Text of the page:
Stay Home, Not Silent
Updated: Oct 18, 2020
Today, domestic abuse faced by people in society is a hidden pandemic, one that is terribly difficult to detect and 'erase'. COVID-19 has created chaos, confusion and most of all agitation all over the world. People have been forced to stay home during these tough times and there is no denying that national lockdown has had its toll on our physical and mental health.
Today, the United Nations estimates that 243 million women and girls (globally) between the ages of 15 and 49 were subjected to sexual or physical violence by their partner in the past 12 months, with 87,000 intentionally killed in the last year on record. The United Kingdom saw the highest number of killings of women within the first three weeks of lockdown of any other 21 day period in a decade.
Why this sudden increase?
People have been put in a situation where they have "no where to go". Households are under financial crunch and live in confined spaces for weeks at a time. Most cannot afford to work from home and have either been suspended from work or have been forced into unemployment. These are a few reasons one may state for the abrupt rise in domestic violence cases the underfunded justice system is one of the underlying reasons why victims refuse to come forward with their problems.
The justice system for victims is greatly flawed: One where the common excuse given by the abuser is "she made me do it". The response has too often been to provide support for the victim than to address the behaviour of the abuser.
In 2016, it was the first time that domestic violence was seen as a crime in China according to the domestic violence law.
During COVID-19, a court in Italy ruled that the abuser must leave the household rather than the victim. Similar rulings were given in Germany and Austria.
The domestic abuse bill is finally making its way through parliament in the UK and though the legislation does not go very far, it sets a broad statutary definition of domestic violence.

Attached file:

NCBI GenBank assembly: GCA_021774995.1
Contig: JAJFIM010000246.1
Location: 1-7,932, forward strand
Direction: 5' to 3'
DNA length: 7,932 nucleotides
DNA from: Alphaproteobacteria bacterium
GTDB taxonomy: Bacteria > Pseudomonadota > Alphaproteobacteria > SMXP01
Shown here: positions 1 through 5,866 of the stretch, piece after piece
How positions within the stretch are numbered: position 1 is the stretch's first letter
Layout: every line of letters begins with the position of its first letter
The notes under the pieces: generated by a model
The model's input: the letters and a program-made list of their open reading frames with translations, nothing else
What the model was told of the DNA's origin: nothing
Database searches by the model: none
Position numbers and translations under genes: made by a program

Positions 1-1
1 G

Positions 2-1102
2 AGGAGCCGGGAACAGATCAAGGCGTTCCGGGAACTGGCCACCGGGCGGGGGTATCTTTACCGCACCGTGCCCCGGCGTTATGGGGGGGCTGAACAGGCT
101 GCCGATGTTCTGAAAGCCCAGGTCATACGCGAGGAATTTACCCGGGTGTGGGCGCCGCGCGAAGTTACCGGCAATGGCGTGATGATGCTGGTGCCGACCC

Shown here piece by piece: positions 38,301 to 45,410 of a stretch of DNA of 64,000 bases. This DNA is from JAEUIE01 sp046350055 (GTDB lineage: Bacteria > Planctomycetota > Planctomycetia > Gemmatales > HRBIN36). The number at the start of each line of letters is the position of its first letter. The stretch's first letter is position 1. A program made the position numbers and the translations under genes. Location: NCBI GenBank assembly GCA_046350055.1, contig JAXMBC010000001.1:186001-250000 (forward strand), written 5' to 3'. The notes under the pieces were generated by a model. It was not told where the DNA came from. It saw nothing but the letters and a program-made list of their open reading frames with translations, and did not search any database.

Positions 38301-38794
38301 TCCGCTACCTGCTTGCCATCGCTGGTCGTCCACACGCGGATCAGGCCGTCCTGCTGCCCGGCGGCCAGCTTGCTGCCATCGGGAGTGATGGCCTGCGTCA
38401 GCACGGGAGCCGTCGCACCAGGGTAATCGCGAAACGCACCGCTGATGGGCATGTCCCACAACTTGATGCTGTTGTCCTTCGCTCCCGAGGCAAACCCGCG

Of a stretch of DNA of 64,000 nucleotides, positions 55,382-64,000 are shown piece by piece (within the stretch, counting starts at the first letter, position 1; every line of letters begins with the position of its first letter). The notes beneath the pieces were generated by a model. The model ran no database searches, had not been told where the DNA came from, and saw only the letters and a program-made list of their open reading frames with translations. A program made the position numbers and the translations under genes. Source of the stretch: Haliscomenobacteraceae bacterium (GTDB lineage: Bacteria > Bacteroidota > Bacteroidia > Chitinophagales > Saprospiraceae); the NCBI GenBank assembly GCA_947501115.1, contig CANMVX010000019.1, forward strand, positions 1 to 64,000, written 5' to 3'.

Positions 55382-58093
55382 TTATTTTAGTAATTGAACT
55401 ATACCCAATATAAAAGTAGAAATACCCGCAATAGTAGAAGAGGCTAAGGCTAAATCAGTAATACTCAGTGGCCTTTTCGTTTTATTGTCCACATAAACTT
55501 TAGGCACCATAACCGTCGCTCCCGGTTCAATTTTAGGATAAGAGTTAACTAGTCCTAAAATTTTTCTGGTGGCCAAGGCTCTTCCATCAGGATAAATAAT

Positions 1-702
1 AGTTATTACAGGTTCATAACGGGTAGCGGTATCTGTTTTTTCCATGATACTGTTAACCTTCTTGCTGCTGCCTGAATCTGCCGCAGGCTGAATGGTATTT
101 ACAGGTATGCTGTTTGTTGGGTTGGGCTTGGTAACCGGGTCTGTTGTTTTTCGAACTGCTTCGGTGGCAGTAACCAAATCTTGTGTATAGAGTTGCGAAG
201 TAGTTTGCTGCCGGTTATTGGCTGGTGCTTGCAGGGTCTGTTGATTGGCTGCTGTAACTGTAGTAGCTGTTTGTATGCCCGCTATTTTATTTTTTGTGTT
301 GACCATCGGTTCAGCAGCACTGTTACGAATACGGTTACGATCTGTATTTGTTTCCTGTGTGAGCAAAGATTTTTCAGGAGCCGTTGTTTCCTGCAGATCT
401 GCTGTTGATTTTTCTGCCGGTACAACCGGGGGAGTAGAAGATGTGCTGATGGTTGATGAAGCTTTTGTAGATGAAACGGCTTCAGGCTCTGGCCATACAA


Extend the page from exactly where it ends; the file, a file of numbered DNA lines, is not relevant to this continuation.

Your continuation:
However, the narrative is shifting and studies find that on ground intervention can deliver promising results.
Drive, is a program in the UK which works with perpretators. It intensive case management, working closely with victim services, the police, probation, children’s social services and housing, substance misuse and mental health teams. An evaluation of their work showed that physical abuse was cut by 82 per cent and sexual abuse by 88 per cent and there was a sustained reduction in perpetrators assessed as posing a risk of murder or serious harm.
What is important for each and every person to understand is that the trauma a victim faces cannot be erased with 'support' or public grants.
Programs like Drive need funds to provide better service. With little money, lives can be saved and suffering avoided.
- India: National Commission for Women- 7217735372
Cental Social Welfare Board (Police)- 1091/1291, (011)23317004
- United Kingdom: Emergency- 999
Rape Crisis (England and Wales)- 0808 802 9999
- United States: Emergency- 911
National Domestic Violence Hotline- 1-800-799-7233
- Australia: Emergency- 000
1800 Respect- 1800 737 732
Written by Urvi Agarwal